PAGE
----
I believe wholeheartedly that the signs of where we need to be directed in life are there, as long as our eyes are truly open to seeing them. I have been placed in an English class where I have realized that I have stumbled upon what I needed to pull me back to reality. I am guilty of losing myself to the societal race of providing food for my family and ending up back inside a familiar fog. That fog that clouds my sense of purpose. That fog leaves me feeling that I do not belong. I recently watched a documentary about a man and an octopus. While I neglected to pay attention to the first half of the show for the fact that I was watching it at work in between taking care of broken humans; I cued into a species of sea life; reaching its sea arm out to connect with a human outside of its world, and I began to cry. I cried because I mourned our human race. I cried because I felt inside my soul the importance of the bigger picture of living that gets lost during the day-to-day tasks we have to participate in to survive. I cried because I had become what I most feared; disconnected. I believe that I took this “English” class because I was supposed to reconnect on a deeper level with my planet.
     
     This assignment’s goal was to explain what we had learned by watching the information we were provided by our professor. Luckily there was no specific outline except that we should attach this to our everyday lives and what we learned about our planet by watching the material. I know that every individual viewed this at their own level of perception. My learning amped up a side of myself I had lost touch with. I felt the emptiness of an orangutan sitting at the top of a tree that had been destroyed by humans. I felt the wholeness of a man being caressed by a sea creature. I felt the desiccated heart of a community that ceased to exist because of a lack of caring about our actions as human beings. I felt; that is what I learned. I feel, beyond the shadows of a growing technology-based society. I feel, passed the destruction of a fantastic nature-driven planet that is being stripped of its purpose. I have found the goal of this assignment for myself was to bring me back to belonging to a planet that was meant to be there for me like nothing else can. My purpose is to merely exist with the world I was born into in harmony, balance, and respect.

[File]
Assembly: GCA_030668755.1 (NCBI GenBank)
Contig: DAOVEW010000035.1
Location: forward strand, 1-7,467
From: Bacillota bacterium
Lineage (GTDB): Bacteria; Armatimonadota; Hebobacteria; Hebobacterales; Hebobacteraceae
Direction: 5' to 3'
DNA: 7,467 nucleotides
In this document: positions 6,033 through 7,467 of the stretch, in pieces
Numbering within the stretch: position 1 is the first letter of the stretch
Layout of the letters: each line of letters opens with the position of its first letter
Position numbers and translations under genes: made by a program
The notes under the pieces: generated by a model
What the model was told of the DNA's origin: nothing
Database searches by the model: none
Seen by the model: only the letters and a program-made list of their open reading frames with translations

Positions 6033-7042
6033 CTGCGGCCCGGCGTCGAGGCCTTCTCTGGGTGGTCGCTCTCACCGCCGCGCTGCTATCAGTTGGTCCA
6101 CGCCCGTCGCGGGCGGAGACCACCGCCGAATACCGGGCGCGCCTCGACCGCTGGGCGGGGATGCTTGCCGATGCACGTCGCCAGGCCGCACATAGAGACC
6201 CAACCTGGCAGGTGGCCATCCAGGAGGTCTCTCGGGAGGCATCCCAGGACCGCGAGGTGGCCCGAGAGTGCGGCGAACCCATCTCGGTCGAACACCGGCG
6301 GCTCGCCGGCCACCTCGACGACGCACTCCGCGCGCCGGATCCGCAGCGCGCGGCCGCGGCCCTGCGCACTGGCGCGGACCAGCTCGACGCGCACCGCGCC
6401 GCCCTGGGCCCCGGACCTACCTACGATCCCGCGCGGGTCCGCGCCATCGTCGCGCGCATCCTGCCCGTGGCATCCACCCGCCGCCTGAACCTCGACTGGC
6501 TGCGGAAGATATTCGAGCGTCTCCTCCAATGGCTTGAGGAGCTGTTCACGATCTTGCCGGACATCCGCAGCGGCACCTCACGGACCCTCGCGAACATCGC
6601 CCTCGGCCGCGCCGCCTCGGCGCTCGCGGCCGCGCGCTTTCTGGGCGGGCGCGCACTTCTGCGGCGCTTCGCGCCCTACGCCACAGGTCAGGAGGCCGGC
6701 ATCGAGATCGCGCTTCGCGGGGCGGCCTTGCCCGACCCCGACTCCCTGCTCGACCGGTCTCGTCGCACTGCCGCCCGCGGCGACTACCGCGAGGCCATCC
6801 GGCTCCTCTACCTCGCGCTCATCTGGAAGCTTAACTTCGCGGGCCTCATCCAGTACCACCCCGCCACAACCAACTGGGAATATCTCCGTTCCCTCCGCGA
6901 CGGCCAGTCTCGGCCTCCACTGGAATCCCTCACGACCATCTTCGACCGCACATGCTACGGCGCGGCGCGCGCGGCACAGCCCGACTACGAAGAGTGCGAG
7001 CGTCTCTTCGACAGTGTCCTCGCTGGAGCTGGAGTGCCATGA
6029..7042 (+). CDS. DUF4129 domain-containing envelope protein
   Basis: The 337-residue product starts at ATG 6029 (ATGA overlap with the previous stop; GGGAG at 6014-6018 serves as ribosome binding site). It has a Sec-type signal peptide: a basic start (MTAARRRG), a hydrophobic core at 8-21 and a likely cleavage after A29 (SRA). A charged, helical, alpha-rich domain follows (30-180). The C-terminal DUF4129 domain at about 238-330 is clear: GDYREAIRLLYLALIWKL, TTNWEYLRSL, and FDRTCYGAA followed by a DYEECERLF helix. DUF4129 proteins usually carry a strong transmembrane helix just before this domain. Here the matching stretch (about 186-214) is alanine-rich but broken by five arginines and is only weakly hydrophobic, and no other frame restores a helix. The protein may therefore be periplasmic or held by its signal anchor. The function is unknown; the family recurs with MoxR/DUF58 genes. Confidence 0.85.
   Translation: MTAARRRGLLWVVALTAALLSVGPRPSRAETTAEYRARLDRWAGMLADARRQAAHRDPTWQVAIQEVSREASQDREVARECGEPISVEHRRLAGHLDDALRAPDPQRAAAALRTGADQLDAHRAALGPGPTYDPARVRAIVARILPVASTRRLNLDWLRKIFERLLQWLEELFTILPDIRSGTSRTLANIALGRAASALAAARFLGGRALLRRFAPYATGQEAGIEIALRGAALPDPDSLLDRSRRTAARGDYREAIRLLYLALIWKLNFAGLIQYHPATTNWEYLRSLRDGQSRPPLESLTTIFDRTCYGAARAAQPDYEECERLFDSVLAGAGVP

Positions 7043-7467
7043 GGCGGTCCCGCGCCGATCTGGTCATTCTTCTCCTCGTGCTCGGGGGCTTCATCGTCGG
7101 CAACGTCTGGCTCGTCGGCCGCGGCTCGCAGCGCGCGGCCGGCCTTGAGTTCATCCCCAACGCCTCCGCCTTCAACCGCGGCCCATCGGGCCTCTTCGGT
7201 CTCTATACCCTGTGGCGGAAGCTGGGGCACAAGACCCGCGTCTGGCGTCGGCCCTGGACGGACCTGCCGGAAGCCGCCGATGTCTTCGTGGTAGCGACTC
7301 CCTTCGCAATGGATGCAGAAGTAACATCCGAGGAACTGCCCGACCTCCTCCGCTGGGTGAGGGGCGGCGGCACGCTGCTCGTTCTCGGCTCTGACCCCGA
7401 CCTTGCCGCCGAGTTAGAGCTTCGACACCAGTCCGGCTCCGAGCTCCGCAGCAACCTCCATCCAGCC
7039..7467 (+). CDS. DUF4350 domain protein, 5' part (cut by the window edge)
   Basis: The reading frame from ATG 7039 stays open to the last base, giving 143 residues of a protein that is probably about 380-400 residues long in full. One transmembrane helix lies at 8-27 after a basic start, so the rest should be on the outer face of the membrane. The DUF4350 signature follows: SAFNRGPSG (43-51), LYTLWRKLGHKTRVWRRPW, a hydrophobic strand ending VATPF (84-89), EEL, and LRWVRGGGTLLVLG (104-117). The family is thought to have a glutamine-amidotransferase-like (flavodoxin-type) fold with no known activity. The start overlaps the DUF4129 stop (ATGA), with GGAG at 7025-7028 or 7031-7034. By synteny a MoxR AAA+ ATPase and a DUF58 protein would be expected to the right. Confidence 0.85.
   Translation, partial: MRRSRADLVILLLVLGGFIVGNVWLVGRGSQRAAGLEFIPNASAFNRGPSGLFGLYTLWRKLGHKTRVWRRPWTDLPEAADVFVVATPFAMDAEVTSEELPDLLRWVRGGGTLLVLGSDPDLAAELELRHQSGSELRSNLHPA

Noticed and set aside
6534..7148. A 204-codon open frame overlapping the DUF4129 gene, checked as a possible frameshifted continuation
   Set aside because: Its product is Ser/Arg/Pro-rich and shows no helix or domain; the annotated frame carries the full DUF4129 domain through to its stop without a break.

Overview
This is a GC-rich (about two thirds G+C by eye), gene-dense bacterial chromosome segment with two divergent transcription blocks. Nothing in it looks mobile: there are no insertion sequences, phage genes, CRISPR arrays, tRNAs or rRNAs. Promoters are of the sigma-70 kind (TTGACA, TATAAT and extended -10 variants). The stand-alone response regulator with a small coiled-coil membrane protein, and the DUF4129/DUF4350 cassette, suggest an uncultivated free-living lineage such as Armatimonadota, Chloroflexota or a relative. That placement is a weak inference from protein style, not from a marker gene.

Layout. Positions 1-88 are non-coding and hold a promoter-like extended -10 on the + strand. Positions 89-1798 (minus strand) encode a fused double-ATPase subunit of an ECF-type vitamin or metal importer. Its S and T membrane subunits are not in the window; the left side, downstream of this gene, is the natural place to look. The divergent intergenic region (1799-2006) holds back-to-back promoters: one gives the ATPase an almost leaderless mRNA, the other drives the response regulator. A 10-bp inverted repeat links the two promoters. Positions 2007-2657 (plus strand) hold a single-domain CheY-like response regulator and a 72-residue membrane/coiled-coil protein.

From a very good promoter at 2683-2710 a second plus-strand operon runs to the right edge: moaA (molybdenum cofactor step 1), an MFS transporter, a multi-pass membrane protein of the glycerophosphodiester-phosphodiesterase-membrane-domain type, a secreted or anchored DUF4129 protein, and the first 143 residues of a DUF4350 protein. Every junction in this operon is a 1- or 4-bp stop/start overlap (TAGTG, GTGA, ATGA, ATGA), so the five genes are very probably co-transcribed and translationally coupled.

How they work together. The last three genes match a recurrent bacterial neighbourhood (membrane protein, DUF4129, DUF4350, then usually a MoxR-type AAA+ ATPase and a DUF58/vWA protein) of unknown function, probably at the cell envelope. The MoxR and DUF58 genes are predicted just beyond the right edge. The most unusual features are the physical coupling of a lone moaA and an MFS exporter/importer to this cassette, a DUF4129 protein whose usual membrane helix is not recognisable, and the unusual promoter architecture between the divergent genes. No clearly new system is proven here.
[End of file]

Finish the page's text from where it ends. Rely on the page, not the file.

Most questions that gnaw at my soul can be answered best when there is a silence surrounding me. When I watched the documentaries given to me by my professor, I wasn’t just thinking about the planet. I was attaching its story to my life and interactions with life around me. Be it human life, wildlife, the life of a tree or flower. The way the sun sets and rises each day without us telling it to. The way the rain nourishes the ground and grows our food. My heart hurts watching the planet die, and it forces me to look at myself and fellow humans and wonder why we are the way we are. Why do we destroy; when we can create? Why do we take so much more than we need and give back nothing that replenishes the natural resources we draw from? When the questions cease, and I pull away from people and find myself sitting under a tree surrounded by sounds of birds and running creeks, it’s simple. We came from the earth; we evolved from the ground. We were born onto a planet that we belong to; we were meant to be its caretaker. Over time, I believe; personally, the world has just become too loud for anyone to find that answer for themselves.